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What is the argument position (e.g. subject, direct object, ...) of a noun in vocative case in a sentence, for example, in Latin?

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    In what language? I can think of how some languages that have a vocative case would handle this, but that doesn't necessarily extend to all of them.
    – Draconis
    Commented Jul 18, 2023 at 4:37
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    Normally it's an appositive in Latin, like Et tu, Brute? I don't know what the Latin grammarians called it, but their syntax was as nonexistent as their phonology, so it hardly matters. As for argument position, anything in the vocative (which can't be distinguished from the accusative except in 2nd decl masc (like Brute) is not an argument in any clause; like ablative and genitive, it doesn't mark a grammatical relation. Nominative, accusative, and dative mark 1, 2, and 3, respectively. Except when they're idiomatic, which is frequently.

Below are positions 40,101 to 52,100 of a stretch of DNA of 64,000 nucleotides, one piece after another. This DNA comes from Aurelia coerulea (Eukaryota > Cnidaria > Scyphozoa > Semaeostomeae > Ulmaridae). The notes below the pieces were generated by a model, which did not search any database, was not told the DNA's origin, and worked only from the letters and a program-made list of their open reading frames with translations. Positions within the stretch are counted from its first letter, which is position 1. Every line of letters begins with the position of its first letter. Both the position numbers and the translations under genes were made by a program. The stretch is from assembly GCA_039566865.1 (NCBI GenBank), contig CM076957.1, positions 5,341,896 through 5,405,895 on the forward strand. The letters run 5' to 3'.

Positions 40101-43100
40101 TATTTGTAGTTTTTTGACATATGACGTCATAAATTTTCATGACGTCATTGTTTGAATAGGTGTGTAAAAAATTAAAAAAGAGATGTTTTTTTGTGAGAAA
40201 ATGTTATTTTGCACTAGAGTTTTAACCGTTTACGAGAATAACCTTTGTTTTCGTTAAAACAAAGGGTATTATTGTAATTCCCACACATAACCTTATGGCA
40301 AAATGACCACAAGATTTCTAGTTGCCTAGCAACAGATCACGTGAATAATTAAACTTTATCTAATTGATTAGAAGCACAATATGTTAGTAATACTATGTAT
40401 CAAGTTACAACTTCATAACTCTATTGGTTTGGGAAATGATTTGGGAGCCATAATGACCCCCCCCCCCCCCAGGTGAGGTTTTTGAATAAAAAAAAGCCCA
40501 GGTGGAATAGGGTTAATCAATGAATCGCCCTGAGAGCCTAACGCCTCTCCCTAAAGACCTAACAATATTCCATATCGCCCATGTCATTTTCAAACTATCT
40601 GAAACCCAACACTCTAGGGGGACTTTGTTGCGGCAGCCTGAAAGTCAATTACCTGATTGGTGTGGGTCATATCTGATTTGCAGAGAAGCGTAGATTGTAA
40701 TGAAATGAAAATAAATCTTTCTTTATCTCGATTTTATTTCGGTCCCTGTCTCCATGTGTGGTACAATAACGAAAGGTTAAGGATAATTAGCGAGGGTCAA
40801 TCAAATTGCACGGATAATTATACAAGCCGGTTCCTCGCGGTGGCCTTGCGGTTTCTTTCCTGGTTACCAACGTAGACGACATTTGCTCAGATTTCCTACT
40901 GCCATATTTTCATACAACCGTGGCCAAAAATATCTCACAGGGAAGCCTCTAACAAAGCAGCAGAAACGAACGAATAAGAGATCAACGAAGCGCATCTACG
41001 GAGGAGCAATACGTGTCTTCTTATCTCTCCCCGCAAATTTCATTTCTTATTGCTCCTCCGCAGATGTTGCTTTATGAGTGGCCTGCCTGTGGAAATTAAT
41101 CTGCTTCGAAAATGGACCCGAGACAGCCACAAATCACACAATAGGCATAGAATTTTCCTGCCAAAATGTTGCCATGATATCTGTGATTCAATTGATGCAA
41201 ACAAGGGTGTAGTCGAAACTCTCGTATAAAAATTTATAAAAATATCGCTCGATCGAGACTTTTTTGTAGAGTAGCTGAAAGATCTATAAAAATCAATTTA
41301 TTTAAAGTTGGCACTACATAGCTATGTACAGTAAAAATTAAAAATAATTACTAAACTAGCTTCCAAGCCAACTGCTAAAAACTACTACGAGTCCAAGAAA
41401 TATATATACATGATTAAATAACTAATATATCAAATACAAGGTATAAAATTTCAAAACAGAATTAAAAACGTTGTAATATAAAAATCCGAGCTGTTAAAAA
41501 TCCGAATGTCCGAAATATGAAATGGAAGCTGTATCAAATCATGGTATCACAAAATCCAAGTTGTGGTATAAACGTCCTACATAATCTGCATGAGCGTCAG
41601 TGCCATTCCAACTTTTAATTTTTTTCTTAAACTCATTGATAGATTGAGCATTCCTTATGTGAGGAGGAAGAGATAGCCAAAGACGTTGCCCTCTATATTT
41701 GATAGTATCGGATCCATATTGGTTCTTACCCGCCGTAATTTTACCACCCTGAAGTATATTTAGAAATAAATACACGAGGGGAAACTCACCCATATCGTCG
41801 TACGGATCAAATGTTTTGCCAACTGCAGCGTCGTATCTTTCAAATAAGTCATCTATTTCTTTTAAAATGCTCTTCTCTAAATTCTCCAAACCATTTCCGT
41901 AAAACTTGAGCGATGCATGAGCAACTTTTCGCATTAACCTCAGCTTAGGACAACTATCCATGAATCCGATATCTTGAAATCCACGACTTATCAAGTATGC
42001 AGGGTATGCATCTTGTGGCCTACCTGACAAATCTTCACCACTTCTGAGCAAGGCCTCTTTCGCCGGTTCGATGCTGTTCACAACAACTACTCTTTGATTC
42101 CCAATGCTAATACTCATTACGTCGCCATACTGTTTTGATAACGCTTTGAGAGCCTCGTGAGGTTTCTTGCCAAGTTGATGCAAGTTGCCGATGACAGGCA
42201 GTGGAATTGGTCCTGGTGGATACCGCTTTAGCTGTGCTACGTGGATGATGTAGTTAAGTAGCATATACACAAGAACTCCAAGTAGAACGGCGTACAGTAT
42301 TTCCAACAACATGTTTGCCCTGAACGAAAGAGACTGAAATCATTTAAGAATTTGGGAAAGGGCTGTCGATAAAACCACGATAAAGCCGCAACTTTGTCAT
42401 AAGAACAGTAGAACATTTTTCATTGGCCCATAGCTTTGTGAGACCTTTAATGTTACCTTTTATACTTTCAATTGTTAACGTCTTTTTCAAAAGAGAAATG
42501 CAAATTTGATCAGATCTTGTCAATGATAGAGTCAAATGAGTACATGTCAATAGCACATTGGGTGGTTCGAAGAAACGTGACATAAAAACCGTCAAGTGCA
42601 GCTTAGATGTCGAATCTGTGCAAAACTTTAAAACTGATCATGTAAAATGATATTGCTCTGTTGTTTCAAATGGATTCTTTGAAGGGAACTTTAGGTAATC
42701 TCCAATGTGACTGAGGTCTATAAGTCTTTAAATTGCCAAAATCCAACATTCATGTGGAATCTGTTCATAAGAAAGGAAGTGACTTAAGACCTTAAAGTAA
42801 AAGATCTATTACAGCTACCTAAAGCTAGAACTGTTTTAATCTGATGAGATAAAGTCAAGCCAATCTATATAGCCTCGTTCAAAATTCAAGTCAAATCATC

– jlawler
    Commented Jul 18, 2023 at 16:02

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